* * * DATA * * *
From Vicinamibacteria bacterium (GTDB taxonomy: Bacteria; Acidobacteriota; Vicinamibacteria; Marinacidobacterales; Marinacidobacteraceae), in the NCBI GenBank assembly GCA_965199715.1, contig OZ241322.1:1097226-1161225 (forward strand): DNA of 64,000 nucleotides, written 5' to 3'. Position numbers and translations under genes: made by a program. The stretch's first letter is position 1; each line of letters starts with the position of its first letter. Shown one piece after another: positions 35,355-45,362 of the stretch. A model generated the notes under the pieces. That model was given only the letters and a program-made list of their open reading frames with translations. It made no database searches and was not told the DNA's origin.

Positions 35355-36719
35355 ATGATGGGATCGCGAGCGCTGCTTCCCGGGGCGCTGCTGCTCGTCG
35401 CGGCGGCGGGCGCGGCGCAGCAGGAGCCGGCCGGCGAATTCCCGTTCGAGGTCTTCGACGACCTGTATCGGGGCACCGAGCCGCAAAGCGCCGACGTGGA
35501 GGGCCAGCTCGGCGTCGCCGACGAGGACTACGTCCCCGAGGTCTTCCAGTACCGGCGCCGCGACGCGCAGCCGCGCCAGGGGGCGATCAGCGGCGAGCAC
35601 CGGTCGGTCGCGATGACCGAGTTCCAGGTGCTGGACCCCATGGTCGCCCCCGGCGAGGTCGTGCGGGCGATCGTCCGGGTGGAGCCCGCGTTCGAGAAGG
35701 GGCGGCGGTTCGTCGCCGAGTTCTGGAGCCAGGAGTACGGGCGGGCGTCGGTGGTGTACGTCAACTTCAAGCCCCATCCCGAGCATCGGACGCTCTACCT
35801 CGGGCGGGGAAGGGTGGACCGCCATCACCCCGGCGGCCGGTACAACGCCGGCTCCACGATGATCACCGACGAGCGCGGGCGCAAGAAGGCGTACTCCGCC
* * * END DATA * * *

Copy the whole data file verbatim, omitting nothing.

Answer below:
From Vicinamibacteria bacterium (GTDB taxonomy: Bacteria; Acidobacteriota; Vicinamibacteria; Marinacidobacterales; Marinacidobacteraceae), in the NCBI GenBank assembly GCA_965199715.1, contig OZ241322.1:1097226-1161225 (forward strand): DNA of 64,000 nucleotides, written 5' to 3'. Position numbers and translations under genes: made by a program. The stretch's first letter is position 1; each line of letters starts with the position of its first letter. Shown one piece after another: positions 35,355-45,362 of the stretch. A model generated the notes under the pieces. That model was given only the letters and a program-made list of their open reading frames with translations. It made no database searches and was not told the DNA's origin.

Positions 35355-36719
35355 ATGATGGGATCGCGAGCGCTGCTTCCCGGGGCGCTGCTGCTCGTCG
35401 CGGCGGCGGGCGCGGCGCAGCAGGAGCCGGCCGGCGAATTCCCGTTCGAGGTCTTCGACGACCTGTATCGGGGCACCGAGCCGCAAAGCGCCGACGTGGA
35501 GGGCCAGCTCGGCGTCGCCGACGAGGACTACGTCCCCGAGGTCTTCCAGTACCGGCGCCGCGACGCGCAGCCGCGCCAGGGGGCGATCAGCGGCGAGCAC
35601 CGGTCGGTCGCGATGACCGAGTTCCAGGTGCTGGACCCCATGGTCGCCCCCGGCGAGGTCGTGCGGGCGATCGTCCGGGTGGAGCCCGCGTTCGAGAAGG
35701 GGCGGCGGTTCGTCGCCGAGTTCTGGAGCCAGGAGTACGGGCGGGCGTCGGTGGTGTACGTCAACTTCAAGCCCCATCCCGAGCATCGGACGCTCTACCT
35801 CGGGCGGGGAAGGGTGGACCGCCATCACCCCGGCGGCCGGTACAACGCCGGCTCCACGATGATCACCGACGAGCGCGGGCGCAAGAAGGCGTACTCCGCC